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Business Ethics

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BUSINESS
March 26, 2003 | By Harold Brubaker INQUIRER STAFF WRITER
With corporate America's image battered by high-profile scandals, many companies are beefing up programs that train directors, executives and other employees in ethics and legal compliance. The challenge for big companies is figuring out how to reach tens of thousands of employees scattered around the world in a way that does not break the bank. DuPont Co. in Wilmington, Rohm & Haas Co. in Philadelphia, and Unisys Corp. in Blue Bell are among the companies that have been training employees on ethics and legal issues for years but have started using online services to reach deeper into their organizations.
NEWS
February 15, 2002 | Daily News wire services
Rutgers planning business ethics center With people thinking about business ethics since the Enron scandal, Rutgers University said yesterday it will use $600,000 from Prudential Financial to create a business ethics center at its Newark, N.J., campus. The Prudential Business Ethics Center will host conferences, support research by students and faculty and offer ethics training to corporations and small businesses. "What we'd like to do is raise the profile of ethics in business, and help business people understand that focusing on excellence, focusing on doing things right, insistence on high levels of professionalism - all of that's a recipe for success in business," said Edwin H. Hartman, a professor of business and philosophy who will run the center.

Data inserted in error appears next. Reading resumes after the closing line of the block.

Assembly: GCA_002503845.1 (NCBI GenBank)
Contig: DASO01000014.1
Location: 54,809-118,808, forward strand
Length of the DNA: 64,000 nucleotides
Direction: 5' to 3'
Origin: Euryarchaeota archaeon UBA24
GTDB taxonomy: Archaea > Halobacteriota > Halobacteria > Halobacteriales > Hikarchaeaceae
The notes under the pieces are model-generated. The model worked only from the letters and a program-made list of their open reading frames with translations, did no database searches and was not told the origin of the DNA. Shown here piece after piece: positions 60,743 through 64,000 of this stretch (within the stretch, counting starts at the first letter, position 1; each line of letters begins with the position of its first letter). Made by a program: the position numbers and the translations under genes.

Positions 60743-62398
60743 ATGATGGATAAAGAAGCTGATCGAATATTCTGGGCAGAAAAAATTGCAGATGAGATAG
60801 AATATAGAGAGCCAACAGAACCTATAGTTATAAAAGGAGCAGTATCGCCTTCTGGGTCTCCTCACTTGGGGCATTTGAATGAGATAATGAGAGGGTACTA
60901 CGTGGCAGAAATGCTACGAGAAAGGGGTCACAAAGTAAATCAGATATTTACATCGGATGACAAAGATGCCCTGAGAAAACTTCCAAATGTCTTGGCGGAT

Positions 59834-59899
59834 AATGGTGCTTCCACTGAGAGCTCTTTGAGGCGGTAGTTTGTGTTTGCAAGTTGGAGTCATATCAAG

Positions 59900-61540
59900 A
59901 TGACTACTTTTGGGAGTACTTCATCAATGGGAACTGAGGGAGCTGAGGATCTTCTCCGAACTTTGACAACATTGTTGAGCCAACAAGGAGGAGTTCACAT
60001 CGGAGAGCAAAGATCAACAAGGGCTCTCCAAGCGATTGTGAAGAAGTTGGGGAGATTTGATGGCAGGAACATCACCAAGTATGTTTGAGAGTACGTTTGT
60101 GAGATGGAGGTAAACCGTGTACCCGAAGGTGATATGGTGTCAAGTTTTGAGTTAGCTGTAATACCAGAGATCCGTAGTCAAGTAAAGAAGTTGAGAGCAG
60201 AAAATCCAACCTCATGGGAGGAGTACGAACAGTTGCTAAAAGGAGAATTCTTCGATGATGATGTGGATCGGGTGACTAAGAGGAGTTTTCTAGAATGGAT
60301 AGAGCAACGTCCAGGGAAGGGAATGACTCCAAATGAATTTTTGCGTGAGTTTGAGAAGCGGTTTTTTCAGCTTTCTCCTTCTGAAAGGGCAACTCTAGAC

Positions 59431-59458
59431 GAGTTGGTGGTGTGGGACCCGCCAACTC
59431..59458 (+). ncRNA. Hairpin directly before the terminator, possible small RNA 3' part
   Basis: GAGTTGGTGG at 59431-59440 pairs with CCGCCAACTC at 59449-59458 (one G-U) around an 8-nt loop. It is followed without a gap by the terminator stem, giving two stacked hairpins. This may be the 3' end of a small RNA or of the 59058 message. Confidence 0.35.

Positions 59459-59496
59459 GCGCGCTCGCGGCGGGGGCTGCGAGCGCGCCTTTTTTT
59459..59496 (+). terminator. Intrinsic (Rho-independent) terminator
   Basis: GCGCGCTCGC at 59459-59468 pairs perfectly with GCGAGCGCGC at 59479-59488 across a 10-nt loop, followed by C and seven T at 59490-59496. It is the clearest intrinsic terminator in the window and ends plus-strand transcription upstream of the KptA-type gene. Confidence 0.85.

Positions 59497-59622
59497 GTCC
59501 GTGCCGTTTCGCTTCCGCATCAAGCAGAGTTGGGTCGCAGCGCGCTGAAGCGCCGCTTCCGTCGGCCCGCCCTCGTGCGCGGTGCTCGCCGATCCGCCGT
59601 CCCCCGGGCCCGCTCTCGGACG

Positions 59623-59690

NEWS
April 25, 2004 | By Sally A. Downey INQUIRER STAFF WRITER
Clarence C. Walton, 88, formerly of Rosemont, professor emeritus at the American College in Bryn Mawr and first lay president of Catholic University and an expert in the field of business ethics, died of pneumonia April 13 at his home in Catonsville, Md. "Clarence Walton broke new ground and elevated the study of business ethics to an academic discipline," said Larry Barton, president of the American College, an institute for professionals in...